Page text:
Both of these narrative expectations make the stories of passing palatable to readers. The social order is disrupted but only momentarily. Women can live as men, but it’s just a disguise and not a real identity. Such tales continued to be told throughout American history, particularly in the era of the Civil War and the opening of the frontier. Newspapers of the era chronicle women who fought as men in the Civil War and also tell stories of women who headed West disguised as men to work as cowboys or ranchers. And these stories, purportedly factual accounts, again and again insist that these women only dressed as men so that they would be safe—to avoid harassment while traveling, for instance—or so that they could gain economic advantage, as women weren’t eligible to get the 40 acres and a mule that the government was offering, but men could. In other words, the acceptable narrative remains that women only dress as men for a distinct reason, to make some economic or social progress, to achieve a tangible purpose.
This insistence on a progress narrative distorts our understanding of gender and history. By repeatedly asserting that women only dressed as men to gain some advantage, we dismiss the notion that some women understood themselves to be men—regardless of whether that gained them anything or not. Of course, for those living in a misogynistic culture, passing as a man absolutely grants privilege. That’s an inescapable fact. But that doesn’t mean that access to this privilege was always the motivating factor for a woman to live as a man. Telling these progress narratives erases the presence of transgender people from the historical record. Instead of seeing women who lived as men, instead of understanding how society at the time forced them to resume their lives as women once their “disguise” was discovered, the narratives create a more comforting tale, insisting that these women never really wanted to be men at all.
It is still quite possible to hear and read traces of the assumptions these narratives create in the conversation around transgender identity today. When people assert that being transgender is something seemingly brand new, that it simply didn’t exist prior to the late 20th century, they are supported by these progress narratives, which effectively erase the possibility that these women weren’t just masquerading but were actually living as—and understanding themselves to be—men. Or, when people ask of a transgender man: Do you think you’d still want to be a man if men and women were equal? The assumption is that women only pass as men to gain privilege.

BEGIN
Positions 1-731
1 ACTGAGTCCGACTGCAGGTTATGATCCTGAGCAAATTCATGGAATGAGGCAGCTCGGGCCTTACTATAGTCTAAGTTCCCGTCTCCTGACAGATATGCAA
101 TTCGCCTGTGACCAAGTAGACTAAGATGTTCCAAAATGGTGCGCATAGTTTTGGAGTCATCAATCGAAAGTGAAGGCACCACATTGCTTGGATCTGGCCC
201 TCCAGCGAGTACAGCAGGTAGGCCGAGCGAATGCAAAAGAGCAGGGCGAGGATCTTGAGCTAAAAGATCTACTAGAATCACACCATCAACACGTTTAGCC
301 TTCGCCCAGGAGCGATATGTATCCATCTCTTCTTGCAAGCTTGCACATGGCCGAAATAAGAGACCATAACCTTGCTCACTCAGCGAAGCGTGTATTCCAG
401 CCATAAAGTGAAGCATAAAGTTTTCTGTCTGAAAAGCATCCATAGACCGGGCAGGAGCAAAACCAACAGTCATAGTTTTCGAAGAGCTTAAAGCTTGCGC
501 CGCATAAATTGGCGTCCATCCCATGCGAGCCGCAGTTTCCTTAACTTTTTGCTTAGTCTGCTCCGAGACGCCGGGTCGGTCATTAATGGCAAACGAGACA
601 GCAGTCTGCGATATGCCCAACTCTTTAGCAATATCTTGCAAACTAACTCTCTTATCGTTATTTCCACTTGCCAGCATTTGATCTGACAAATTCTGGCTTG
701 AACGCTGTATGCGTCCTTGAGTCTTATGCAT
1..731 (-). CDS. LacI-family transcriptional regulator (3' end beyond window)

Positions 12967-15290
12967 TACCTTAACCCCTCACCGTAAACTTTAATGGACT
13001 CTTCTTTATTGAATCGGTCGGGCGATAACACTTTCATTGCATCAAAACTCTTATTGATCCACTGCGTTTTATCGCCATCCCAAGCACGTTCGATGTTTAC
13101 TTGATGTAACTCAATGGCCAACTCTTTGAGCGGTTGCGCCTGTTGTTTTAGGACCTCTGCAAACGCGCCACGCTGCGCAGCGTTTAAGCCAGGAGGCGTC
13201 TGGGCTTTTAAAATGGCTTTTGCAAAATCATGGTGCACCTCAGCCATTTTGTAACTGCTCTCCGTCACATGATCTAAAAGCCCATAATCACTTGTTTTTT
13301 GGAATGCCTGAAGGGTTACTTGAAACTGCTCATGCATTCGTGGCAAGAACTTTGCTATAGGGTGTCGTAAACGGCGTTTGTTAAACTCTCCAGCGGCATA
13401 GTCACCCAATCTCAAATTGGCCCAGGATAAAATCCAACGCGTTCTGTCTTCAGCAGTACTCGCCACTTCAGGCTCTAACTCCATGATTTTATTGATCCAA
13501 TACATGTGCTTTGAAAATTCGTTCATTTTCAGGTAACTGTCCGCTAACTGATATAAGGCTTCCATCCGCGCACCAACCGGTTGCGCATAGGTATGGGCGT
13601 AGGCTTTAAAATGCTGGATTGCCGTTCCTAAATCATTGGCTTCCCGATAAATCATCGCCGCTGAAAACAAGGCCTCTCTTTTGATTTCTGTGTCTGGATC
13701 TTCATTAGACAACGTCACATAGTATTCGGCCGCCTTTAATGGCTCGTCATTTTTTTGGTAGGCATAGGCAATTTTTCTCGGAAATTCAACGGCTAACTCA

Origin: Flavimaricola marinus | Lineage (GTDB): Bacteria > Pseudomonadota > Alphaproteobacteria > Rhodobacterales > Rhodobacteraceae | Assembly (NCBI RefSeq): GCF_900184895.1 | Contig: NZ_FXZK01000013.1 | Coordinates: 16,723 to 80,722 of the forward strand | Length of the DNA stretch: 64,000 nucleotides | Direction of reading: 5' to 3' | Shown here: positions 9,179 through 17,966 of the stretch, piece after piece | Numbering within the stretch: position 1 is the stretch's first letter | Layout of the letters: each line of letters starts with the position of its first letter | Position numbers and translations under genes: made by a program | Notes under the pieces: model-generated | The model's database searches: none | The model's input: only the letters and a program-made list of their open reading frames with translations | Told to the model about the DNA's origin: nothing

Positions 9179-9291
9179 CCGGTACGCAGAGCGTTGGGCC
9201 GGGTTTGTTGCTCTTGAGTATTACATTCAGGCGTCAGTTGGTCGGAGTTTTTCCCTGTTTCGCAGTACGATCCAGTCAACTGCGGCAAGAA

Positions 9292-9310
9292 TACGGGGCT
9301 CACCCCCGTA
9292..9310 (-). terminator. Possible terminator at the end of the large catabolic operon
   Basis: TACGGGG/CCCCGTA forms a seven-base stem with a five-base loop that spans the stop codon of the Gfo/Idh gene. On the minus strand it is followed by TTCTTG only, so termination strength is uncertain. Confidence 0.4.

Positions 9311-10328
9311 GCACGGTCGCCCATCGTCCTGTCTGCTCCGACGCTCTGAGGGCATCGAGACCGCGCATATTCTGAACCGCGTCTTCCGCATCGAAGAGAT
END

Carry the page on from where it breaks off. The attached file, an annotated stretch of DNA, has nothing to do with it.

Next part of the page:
Of course, we can’t go back and ask these historical persons what they really felt about their gender. Hannah Snell and Deborah Sampson, for example, left no written records of their thoughts and feelings beyond what appears in The Female Soldier and The Female Review, and both of these are “as told to” memoirs: The women sold their stories to an author or publisher, who then wrote and packaged the story for sale. It would be presumptuous and anachronistic to deem these two individuals as transgender. The point is not to claim ownership via a label; the point is to reclaim their narratives, to take these stories and pull them apart, examine how they were created—by whom and for whom—and what the social norms were that demanded certain plot points. We may not be able to classify these as transgender tales, but we can use them to create a better understanding of how gender works as a social force, back then as well as today.
Read all of Outward’s special issue on Passing.